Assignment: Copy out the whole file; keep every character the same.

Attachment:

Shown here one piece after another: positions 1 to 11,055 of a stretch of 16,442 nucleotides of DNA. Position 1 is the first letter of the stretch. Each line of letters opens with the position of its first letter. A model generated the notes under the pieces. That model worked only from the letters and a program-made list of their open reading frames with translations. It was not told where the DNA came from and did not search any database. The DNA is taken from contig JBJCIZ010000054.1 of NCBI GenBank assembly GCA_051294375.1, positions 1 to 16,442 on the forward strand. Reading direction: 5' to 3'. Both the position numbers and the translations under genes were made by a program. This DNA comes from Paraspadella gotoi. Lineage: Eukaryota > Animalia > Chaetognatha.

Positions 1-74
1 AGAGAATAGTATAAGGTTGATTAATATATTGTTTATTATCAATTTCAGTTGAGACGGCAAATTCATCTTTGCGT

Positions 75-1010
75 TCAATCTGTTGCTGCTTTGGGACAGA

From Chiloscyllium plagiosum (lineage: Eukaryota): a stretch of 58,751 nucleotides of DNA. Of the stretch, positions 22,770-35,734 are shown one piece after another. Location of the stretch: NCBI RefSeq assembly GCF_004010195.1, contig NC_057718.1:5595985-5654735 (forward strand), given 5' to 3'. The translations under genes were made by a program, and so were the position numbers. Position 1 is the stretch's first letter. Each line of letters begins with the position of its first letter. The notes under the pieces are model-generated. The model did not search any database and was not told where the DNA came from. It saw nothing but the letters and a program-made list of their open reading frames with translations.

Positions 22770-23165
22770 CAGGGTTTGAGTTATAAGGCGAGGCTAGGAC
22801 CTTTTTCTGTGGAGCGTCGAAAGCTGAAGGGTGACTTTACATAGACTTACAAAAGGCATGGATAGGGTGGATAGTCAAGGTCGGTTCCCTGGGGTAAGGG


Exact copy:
Shown here one piece after another: positions 1 to 11,055 of a stretch of 16,442 nucleotides of DNA. Position 1 is the first letter of the stretch. Each line of letters opens with the position of its first letter. A model generated the notes under the pieces. That model worked only from the letters and a program-made list of their open reading frames with translations. It was not told where the DNA came from and did not search any database. The DNA is taken from contig JBJCIZ010000054.1 of NCBI GenBank assembly GCA_051294375.1, positions 1 to 16,442 on the forward strand. Reading direction: 5' to 3'. Both the position numbers and the translations under genes were made by a program. This DNA comes from Paraspadella gotoi. Lineage: Eukaryota > Animalia > Chaetognatha.

Positions 1-74
1 AGAGAATAGTATAAGGTTGATTAATATATTGTTTATTATCAATTTCAGTTGAGACGGCAAATTCATCTTTGCGT

Positions 75-1010
75 TCAATCTGTTGCTGCTTTGGGACAGA

From Chiloscyllium plagiosum (lineage: Eukaryota): a stretch of 58,751 nucleotides of DNA. Of the stretch, positions 22,770-35,734 are shown one piece after another. Location of the stretch: NCBI RefSeq assembly GCF_004010195.1, contig NC_057718.1:5595985-5654735 (forward strand), given 5' to 3'. The translations under genes were made by a program, and so were the position numbers. Position 1 is the stretch's first letter. Each line of letters begins with the position of its first letter. The notes under the pieces are model-generated. The model did not search any database and was not told where the DNA came from. It saw nothing but the letters and a program-made list of their open reading frames with translations.

Positions 22770-23165
22770 CAGGGTTTGAGTTATAAGGCGAGGCTAGGAC
22801 CTTTTTCTGTGGAGCGTCGAAAGCTGAAGGGTGACTTTACATAGACTTACAAAAGGCATGGATAGGGTGGATAGTCAAGGTCGGTTCCCTGGGGTAAGGG